Kicking the Figs out of Fig Newtons

How Nabisco solved its fruit filling identity crisis

Did you know that Fig Newtons have been around for 123 years?

Wait, scratch that. Fig Newtons were actually around for 121 years, and Newtons—just Newtons—have been around for two years. Confused? We should explain.

Snack foods are one of those magical categories that have this way of sticking around a long time. Twinkies have been with us since 1930. Oreos go all the way back to 1912. And Fig Newtons made their debut in 1891. Trouble is, while the original recipes for many snacks have kept Americans happy for generations, Fig Newtons have had a peculiar problem—namely, figs.

And that explains the huge difference between the two ads here. For the blissed-out, gap-toothed kid in this 1951 ad, the fig jelly that filled Fig Newtons and promised a “Fig-jam jamboree” was—”Whee!”—just about the coolest thing ever. But can you imagine a 21st century tween getting stoked about fig paste now?

No, we can’t either. And neither could Nabisco, which chopped the “Fig” prefix off the brand name in 2012.

The company had lots of good reasons. Fig Newtons (named after Newton, Mass., not Sir Isaac) had already come with a variety of fruit fillings for years. But the big factor was the Ficus carica itself. A Kraft executive admitted to The New York Times that “it was going to be hard for us to advance the Newtons brand with the baggage of the fig.” Why baggage? Some consumers saw figs as a “geriatric” fruit. Apparently, it reminded others of prunes. The Grub Street blog put it bluntly: Figs were “too laxative-y.”

Yeah, well, a plate of figs will do that to you.

Rick Stone, chief brand strategist for Lindsay, Stone & Briggs, believes that Nabisco (today, part of Mondelez International) is simply keeping with the times—and this 2014 ad for blueberry Newtons shows how hard they’re trying. “There’s been a big move to natural and organic foods, and they’ve got the wooden box and a cutting board here,” he said. “By focusing on fruit as a natural product, they’re implicitly going for the health benefits.”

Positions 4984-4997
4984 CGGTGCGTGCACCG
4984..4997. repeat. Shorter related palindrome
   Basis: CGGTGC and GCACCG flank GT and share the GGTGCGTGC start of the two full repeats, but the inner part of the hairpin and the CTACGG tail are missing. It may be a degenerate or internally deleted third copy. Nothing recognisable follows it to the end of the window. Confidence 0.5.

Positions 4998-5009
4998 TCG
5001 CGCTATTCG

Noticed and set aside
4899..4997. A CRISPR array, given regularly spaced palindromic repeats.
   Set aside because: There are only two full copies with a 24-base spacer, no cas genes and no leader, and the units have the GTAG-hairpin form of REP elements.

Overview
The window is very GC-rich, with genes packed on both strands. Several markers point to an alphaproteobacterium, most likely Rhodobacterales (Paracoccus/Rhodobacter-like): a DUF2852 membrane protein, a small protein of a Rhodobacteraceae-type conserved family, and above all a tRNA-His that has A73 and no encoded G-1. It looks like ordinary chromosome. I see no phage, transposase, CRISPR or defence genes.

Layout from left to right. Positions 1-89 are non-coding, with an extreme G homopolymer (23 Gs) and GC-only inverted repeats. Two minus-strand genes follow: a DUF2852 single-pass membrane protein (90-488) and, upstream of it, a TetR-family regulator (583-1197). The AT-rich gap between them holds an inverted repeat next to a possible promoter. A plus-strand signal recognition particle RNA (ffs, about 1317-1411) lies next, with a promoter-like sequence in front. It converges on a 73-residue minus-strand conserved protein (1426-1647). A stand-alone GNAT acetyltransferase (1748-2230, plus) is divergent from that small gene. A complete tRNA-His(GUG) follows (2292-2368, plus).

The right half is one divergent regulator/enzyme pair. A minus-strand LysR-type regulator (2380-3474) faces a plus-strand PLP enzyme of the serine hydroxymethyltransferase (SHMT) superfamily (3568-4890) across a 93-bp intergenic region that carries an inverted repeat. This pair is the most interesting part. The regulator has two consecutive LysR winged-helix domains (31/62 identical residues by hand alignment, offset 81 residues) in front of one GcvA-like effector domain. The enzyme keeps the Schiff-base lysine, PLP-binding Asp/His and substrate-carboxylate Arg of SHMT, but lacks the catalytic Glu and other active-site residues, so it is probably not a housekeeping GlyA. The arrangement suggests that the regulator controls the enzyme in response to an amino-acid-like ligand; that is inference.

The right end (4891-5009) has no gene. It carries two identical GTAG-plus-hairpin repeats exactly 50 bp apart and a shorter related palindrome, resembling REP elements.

Stone adds that, thanks to the popularity of flavored waters, consumers expect fruit flavors and combos to be way sexier than just fig.

“You’ve got flavors like mango-strawberry and grape-lime—all sorts of things that are catching on,” he said. “You have to have a contemporary feel, and I’m not sure if figs fit into that.”

Not that dropping the “Fig” out of Fig Newtons didn’t create problems of its own. As one irate snack hound tweeted: “What’s next? Triangle Cheez-Its called ‘It’?”

A fair point. But for the record, Newtons still do come in fig. Fortunately for all of us, that creepy, gap-toothed kid is gone for good. 

‘You have to have a contemporary feel, and I’m not sure if figs fit into that.’ Rick Stone, chief brand strategist, Lindsay, Stone & Briggs

1. These plump blueberries are a reminder that Newtons come in a Triple Berry flavor. Also note the dramatic lighting, which Stone describes as “early morning,” with all those wholesome, farm- like connotations.

2. The fruit fillings may have changed, but the Newtons’ distinctive shape—which many a competitor has knocked off—has stayed the same.

3. Stone points out that this happiness reference echoes the 1951 ad’s exuberant “Whee!”—the idea being that eating cookies is still plenty of fun.

@UpperEastRob Robert Klara is a senior editor, brands at Adweek, where he specializes in covering the evolution and impact of brands.